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  • From United States
  • Currently in Germany

British Isles 2010

All the things I've seen, places I've been whilst studying throughout the UK and Ireland in summer '10.

Day 34: Skara Brae... and More Stones

Scotland Scotland  |  Jun 16, 2010
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  • AFter Skara Brae, we stopped by stones similar to the Standing Stones of Stenness, except there were significantly more and they were in better shape. Also, they formed a circle. Their name? The Ring of Brodgar. They date from the same time as the Stones of Stenness and Skara Brae and many think that they were used for sacrifices.

    The thing that really gets me is that these stones are massive--I'm guessing at least 11 feet--and from all the evidence at Skara Brae, the people who 'planted' these stones (as Bryce said) had to have been about 3 and 4 feet tall. 

 From far away, it might just look to passersby as a little mound with random dips and sand pits, but up close, you can really see that it housed a civilization.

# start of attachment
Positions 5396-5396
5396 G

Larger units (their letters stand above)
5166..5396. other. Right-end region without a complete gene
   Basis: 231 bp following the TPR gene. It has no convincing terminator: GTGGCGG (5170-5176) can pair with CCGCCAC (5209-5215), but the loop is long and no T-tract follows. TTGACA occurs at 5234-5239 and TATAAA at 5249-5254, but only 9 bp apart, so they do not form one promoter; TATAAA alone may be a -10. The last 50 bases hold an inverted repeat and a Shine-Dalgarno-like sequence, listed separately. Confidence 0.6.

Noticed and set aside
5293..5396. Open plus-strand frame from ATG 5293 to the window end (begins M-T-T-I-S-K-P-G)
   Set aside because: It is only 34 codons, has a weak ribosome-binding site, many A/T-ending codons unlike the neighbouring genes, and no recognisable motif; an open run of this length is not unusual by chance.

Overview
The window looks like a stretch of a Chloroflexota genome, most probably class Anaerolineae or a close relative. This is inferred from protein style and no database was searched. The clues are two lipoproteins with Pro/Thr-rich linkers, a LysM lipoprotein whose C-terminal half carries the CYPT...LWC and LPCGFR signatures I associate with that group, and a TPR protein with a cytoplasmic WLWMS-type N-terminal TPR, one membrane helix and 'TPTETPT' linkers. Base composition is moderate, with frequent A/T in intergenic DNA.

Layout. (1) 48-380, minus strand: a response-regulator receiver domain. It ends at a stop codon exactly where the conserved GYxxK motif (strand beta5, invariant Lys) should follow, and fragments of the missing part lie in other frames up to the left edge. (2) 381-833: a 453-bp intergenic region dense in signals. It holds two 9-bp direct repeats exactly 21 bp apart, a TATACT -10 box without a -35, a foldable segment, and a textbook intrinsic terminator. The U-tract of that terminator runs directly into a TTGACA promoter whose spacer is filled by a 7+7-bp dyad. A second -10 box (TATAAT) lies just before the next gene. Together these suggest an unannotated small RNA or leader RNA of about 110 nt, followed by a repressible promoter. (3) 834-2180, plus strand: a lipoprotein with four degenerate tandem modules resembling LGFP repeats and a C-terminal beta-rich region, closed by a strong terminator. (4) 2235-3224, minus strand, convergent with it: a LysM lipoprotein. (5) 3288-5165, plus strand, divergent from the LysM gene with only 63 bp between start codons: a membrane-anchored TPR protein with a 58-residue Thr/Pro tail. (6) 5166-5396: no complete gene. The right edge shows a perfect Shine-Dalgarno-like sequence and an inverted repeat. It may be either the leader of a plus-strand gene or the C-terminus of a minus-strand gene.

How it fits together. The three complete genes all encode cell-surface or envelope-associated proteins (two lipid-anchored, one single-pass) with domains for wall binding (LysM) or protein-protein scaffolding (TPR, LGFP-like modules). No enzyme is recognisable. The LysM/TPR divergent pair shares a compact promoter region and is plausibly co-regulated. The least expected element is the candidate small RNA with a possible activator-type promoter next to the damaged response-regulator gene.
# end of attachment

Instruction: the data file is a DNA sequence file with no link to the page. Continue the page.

Thankfully, we only were in the hostel at Kirkwall for one night as today we left back to Inverness. Yesterday, on the bus, Michael asked us if we would want to visit this place called Skara Brae, which he explained was a little town. He said that he went there with his dad when he was about nine and it remains one of his fondest and most impressive memories. Naturally, we all agreed that visiting would be amazing, even if we did have to pay £6. 

We pulled up to Skara Brae and Skaill House and I still wasn’t sure what to expect. The first place we walked into was a recreation of House 6, I didn’t really find this significant (mostly because I didn’t read the little papers they gave us) as I wasn’t sure what House 6 was. There was however a little pit in the middle that they claimed was a bed. Frankly, I thought it was more of the size of a dog’s bed. Anyway, then we continued on our walk and they gave us a timeline so that we could really understand just how old Skara Brae was—it’s even older than the Pyramids of Gaza and Stonehenge. Skara Brae dates back to 3100 BC!

When we reached it, I was amazed. Really, just walking around was so interesting. From far away, it might just look to passersby as a little mound with random dips and sand pits, but up close, you can really see that it housed a civilization.  There were different signs telling about all of the things that those who discovered the little village had found out about the people of Skara Brae. Some of the signs went into detail about their home living, the tools they used, that sort of thing.


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